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Ballgowns: British Glamour Since 1950‏ on show at V&A. Part I

Tuesday, November 13, 2012

Every girl likes to make a show-stopping entrance. Each dress at the Ballgowns exhibition is just about glamorous enough. 


Ever since I set my foot in London for the first time I wanted to go the see what the British Glamour Since 1950 was all about. A few days before I actually visited the V&A museum with its newly reopened, breathtaking fashion galleries, I heard someone say "It's nothing special. Just some dresses." That coming from a fashion student was surprising but didn't kill my enthusiasm. 

The moment I walked in I gasped. It was so much more than "just some dresses." It was the history of glamour starting at 1950, beautifully taking you trough every decade of elaborate frou-frous, long trains and naked shoulders, until you get to the eccentric metallic dress Gareth Pugh designed especially for the exhibition.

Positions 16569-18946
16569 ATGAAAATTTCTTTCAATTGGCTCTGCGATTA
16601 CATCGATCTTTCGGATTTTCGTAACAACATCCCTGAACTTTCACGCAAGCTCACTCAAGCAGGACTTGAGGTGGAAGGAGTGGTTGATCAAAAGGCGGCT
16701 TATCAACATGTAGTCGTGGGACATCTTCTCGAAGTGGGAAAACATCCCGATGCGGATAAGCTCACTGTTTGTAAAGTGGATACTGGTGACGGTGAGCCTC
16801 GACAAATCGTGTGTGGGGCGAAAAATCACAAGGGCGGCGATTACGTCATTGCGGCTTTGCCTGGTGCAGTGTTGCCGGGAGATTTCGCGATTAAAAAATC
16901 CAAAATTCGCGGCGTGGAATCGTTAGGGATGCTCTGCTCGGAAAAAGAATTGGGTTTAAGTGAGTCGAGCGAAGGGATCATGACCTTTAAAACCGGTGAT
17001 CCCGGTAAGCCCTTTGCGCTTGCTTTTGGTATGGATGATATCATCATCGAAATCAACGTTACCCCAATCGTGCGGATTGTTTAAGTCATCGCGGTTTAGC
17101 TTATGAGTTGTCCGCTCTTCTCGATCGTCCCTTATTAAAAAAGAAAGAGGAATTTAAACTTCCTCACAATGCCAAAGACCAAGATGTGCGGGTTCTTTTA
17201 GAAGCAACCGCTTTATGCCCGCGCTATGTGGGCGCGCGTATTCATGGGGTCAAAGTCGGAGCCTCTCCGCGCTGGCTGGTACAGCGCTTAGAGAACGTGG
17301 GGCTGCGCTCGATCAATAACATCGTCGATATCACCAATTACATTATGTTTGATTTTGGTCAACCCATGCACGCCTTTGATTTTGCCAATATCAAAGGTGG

The moment I saw an original Christian Dior dress from his New Look collection was surreal. It is something you remember for life. Knowing the history of this line, how revolutionary for its times it was and how it gave women back femininity and allure makes the opportunity to be near that dress one of the mot precious moments of a lifetime. 

Burberry, John Galliano, Vivienne Westwood, every piece, part of the exhibition, is a celebration of fashion, shape, and glamour. The one dress that will always be in my heart is the white Alexander McQueen Daphne Guiness wore to the 2011 Met Gala, dedicate to the genius designer. Every little feather, the perfectly bold  that accentuate the most beautiful curves of a woman's body made me love fashion so much more, if that is even possible. 

If you love fashion, or even if you like it just a little bit, make sure to visit the epitome of it at the V&A before it closes down in January. 
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